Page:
“We’re moving forward,” said one member, summarizing the thrust of Pelosi’s remarks and speaking on condition of anonymity to candidly describe a private meeting. “We’ve got a job to do whether people want to testify or not.”

Pelosi then turned the room over to Schiff, who received a standing ovation before saying a word, the members said.

By Mike DeBonis and Rachael Bade

11:30 AM: Committee rejects Republican motion to subpoena whistleblower

In the third roll-call vote of the day, the Judiciary Committee voted to table a motion by Rep. Guy Reschenthaler (R-Pa.) to subpoena the anonymous whistleblower whose complaint about Trump’s efforts to pressure Ukraine led to the impeachment inquiry.

The motion, like the two others before it, was rejected on a party-line vote. The vote came shortly after the four witnesses wrapped up their opening statements.

A Republican Judiciary Committee aide noted that the motion would have subpoenaed the whistleblower to appear in a closed executive session of the committee, reflecting the fact that the panel “has the procedural means to accommodate the whistleblower’s interest in protecting his/her identity while accommodating Congress’s need to investigate the facts of this impeachment case.”

By Felicia Sonmez

11:20 AM: Opening statements conclude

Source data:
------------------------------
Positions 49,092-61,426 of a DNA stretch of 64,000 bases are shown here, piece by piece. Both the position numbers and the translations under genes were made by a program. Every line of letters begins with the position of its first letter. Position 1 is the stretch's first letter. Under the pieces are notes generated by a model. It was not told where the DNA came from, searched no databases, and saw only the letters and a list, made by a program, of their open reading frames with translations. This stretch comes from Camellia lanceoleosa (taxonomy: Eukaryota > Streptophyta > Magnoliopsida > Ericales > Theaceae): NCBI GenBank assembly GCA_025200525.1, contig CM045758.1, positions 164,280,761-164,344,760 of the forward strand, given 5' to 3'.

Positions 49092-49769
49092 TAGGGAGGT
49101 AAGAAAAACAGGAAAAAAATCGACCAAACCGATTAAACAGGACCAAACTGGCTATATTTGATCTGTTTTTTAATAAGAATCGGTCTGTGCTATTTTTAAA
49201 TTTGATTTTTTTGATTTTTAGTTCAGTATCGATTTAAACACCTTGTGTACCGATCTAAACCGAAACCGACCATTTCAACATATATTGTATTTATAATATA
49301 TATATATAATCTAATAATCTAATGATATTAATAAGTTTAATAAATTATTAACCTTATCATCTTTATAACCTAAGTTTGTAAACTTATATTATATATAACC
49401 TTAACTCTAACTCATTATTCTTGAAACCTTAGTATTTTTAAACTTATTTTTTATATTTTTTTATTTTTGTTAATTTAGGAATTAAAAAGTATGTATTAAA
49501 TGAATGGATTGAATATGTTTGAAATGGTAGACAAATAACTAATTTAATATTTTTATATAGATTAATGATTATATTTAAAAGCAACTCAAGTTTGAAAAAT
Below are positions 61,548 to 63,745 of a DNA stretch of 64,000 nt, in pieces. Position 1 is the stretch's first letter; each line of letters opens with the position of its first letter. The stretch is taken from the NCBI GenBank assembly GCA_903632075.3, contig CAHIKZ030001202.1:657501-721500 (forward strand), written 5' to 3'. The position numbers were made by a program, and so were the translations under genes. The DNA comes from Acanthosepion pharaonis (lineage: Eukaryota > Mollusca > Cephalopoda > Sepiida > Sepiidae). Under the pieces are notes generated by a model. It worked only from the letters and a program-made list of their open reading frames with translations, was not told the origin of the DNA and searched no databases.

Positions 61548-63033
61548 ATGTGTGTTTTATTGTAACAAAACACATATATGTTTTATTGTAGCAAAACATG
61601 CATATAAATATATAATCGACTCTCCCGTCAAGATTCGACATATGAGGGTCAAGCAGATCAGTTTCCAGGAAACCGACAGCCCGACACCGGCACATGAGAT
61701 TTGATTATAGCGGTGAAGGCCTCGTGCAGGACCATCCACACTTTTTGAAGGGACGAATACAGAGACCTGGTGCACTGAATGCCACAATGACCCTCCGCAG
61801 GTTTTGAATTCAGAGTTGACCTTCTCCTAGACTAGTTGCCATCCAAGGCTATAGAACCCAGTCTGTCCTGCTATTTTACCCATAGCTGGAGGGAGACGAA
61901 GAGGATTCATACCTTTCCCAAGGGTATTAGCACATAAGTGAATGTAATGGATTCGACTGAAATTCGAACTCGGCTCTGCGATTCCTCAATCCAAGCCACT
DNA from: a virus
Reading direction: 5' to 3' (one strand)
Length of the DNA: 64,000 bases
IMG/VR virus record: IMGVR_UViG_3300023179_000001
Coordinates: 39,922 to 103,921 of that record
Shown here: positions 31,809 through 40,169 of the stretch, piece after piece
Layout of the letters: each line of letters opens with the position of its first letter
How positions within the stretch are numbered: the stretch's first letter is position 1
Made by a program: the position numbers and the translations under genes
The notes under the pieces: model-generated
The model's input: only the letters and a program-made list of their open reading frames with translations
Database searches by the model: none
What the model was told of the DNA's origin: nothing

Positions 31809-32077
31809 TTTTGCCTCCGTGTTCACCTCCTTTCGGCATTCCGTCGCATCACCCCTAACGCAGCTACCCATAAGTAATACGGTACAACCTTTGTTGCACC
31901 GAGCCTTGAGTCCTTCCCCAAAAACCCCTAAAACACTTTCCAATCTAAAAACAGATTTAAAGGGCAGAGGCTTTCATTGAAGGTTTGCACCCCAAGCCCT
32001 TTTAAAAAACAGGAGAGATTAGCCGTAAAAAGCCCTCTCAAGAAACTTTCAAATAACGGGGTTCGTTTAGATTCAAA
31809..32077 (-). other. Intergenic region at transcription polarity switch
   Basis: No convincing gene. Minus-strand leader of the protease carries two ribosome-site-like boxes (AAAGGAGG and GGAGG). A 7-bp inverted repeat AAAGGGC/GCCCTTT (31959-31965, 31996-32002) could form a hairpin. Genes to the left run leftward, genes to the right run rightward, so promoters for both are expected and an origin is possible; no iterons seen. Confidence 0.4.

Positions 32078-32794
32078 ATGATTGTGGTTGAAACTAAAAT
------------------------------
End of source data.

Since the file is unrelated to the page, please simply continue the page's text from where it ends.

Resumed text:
The opening statements of the four law professors have concluded. Questions from panel lawyers and lawmakers are expected to begin shortly.

By John Wagner

11:00 AM: ‘Impeachment’ is a ‘dirty word,’ Trump says 

After a meeting with Italian Prime Minister Giuseppe Conte on the sidelines of the NATO summit in London, Trump answered a few questions from reporters about the Judiciary Committee hearing and the Intelligence Committee’s impeachment report.

He also harshly criticized the use of the word “impeachment” itself.

“The word ‘impeachment’ is a dirty word that should only be used in special occasions,” Trump said.

He argued that it was a bad thing for the country for Democrats to hold Wednesday’s hearing, and he questioned their love for the United States.

“You almost question whether or not they love our country, and that’s a very serious thing: Do they love our country?” he asked.

Trump also called the Intelligence Committee’s report a “joke” and said that “everybody is saying it.”

“It is a uniform statement pretty much right down the road that what they’re doing is a very bad thing for our country,” he said.

By Felicia Sonmez

10:50 AM: Judiciary panel rejects GOP effort to move hearing to Dec. 11

Republicans again sought to delay the hearing, and yet again Democrats blocked their efforts.

The Judiciary panel tabled a motion by Rep. Kelly Armstrong (R-N.D.) that would have postponed the hearing to Dec. 11. The motion was rejected on a party-line vote.

By Felicia Sonmez

10:40 AM: Nadler swears in witnesses

House Judiciary Committee Chairman Jerrold L. Nadler has sworn in the four law professors scheduled to testify on Wednesday.